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The plan envisions a city-owned gigabit network to help low-income residents and foster business activity.
Jason Shueh is a tech editor at StateScoop with a specialty for civic tech and smart city news. His articles and writing have covered numerous subj...
A new report has whittled down San Francisco’s options for a gigabit-speed fiber network while highlighting estimated costs and risks faced by the city.
The findings, released Wednesday, come from a 200-page report designed to be a reference point for a roughly $1.3- billion citywide municipal internet network. Authored by CTC Technology & Energy and commissioned by the City of San Francisco, the report provides a "ubiquotous fiber-to-the-premises" strategy for the city.
Now, city officials are studying the research to plot what could end up being the largest municipally owned network in the nation, according to the city.
One goal of creating such a fiber network is to provide internet access to low-income households. The city reports that 12 percent of its residents do not have internet in their homes and 15 percent of students in public school are without it.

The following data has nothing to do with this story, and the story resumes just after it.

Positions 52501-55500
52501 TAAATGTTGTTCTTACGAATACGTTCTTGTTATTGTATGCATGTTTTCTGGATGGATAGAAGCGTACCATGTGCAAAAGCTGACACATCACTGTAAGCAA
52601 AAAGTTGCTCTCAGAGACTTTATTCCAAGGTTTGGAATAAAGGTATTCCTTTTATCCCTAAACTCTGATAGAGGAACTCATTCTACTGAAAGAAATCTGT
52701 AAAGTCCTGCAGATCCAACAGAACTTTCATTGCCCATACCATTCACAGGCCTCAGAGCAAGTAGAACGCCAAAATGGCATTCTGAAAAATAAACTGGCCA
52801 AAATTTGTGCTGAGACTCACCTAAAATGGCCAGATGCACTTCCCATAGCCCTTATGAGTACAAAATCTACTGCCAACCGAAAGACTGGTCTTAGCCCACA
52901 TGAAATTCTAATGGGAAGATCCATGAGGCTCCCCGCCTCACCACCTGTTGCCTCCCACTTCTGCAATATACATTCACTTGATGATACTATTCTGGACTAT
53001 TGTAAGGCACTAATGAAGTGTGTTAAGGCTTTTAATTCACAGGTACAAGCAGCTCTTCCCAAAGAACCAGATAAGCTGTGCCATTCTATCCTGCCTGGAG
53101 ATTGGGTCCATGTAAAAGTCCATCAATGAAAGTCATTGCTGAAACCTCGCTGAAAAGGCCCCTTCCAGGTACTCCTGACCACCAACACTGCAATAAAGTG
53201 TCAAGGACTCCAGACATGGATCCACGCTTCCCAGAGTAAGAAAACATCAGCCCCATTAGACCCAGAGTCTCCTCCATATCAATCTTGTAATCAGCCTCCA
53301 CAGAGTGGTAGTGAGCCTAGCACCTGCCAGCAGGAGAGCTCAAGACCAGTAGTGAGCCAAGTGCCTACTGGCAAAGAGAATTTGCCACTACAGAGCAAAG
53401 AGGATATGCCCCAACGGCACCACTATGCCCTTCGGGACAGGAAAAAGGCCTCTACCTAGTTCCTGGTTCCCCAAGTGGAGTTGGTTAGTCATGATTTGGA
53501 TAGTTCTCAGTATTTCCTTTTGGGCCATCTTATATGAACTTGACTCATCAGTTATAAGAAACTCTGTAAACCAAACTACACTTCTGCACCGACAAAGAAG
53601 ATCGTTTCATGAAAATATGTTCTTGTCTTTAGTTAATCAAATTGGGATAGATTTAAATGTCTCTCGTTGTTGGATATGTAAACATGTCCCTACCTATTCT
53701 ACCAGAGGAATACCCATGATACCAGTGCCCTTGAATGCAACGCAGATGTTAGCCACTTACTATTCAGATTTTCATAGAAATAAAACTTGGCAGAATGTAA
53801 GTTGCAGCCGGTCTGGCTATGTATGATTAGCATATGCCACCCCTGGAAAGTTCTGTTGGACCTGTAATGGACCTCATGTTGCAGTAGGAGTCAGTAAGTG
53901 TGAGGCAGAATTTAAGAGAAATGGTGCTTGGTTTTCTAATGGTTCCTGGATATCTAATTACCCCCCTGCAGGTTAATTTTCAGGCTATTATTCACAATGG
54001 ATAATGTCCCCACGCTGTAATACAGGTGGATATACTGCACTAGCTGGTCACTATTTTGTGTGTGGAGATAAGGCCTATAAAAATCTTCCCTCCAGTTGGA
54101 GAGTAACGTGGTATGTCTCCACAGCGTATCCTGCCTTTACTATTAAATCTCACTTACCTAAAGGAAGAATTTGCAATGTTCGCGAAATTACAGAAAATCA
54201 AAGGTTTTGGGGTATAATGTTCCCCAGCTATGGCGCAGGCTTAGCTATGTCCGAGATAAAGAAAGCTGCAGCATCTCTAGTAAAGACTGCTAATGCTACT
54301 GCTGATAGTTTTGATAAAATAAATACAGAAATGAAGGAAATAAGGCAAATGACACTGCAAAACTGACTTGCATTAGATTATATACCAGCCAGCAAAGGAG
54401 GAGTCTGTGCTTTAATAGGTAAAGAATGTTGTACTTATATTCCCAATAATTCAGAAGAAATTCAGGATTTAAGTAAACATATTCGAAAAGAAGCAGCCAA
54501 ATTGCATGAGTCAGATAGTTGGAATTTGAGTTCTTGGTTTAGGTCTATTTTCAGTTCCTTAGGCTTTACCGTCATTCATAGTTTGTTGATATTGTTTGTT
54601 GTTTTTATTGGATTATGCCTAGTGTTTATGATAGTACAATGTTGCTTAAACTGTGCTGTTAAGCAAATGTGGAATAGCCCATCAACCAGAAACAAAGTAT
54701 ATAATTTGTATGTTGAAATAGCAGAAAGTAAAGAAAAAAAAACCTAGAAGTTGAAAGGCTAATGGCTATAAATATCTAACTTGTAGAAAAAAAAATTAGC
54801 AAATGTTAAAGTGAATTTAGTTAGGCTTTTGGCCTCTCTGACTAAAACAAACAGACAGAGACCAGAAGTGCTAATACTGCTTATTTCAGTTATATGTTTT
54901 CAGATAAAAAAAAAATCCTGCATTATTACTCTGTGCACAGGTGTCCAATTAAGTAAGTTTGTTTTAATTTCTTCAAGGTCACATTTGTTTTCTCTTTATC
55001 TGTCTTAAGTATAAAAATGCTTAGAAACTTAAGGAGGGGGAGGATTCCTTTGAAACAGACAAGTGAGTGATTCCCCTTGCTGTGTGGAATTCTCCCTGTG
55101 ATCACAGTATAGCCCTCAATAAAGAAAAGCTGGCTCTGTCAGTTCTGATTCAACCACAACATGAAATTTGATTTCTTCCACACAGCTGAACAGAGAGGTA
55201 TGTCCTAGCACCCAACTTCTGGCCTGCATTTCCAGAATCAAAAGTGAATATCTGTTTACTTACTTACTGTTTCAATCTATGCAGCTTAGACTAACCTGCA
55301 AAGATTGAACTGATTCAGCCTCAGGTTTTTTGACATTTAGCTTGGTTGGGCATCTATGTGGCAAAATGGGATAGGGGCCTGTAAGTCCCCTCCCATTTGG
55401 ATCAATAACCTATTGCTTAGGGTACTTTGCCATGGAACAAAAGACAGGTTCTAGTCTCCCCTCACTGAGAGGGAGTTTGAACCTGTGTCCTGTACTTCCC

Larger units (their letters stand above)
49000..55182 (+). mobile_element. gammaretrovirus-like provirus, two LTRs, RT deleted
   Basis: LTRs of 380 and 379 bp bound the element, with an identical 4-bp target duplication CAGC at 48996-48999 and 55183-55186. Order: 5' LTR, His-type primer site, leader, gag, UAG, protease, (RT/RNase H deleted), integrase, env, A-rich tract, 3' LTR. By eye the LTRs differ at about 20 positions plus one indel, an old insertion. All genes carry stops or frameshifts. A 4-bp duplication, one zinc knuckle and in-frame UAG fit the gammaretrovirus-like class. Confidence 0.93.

San Francisco Mayor Ed Lee and Supervisor Mark Farrell underscored that point in tweets that called for greater internet accessibility.
Key takeaways from the report focus on the degree of ownership and risk associated with the project. In talking with the private sector, CTC confirmed San Francisco’s suspicions that the network needed to be municipally owned if it was to be universal — meaning full citywide coverage regardless of financial returns. Likewise, the report said city ownership is required if officials want to increase ISP competition, something that a private telecom like AT&T would likely never allow on its own fiber infrastructure.
Yet, while the city may build and own the network, the report said private-public partnerships should be considered when thinking about distributing the actual internet access to residents. Researchers said private companies could reduce operating risks by providing equipment to redistribute the internet access, by taking on part of the maintenance and dealing with the typical subscriber marketing and management needs.
The city could decide to own the whole operation but the report said this would be the riskiest and most expensive option. Already, the report estimates initial subsidies for low-income residents in the project will reach $33 million, and if it wanted to break even it would need 45 to 53 percent of the city's population to subscribe to the service, a feat researchers said was unlikely.
A set of industry events to start next month seems to indicate San Francisco will likely opt for the private-public partnership option. On Nov. 13 the city is hosting a day for the private sector to weigh in on how companies may contribute, and later in the month, it will engage ISPs in an event held “to potentially secure up-front revenues” to reduce deployment costs of the fiber.
An RFP for the construction is expect to follow shortly thereafter.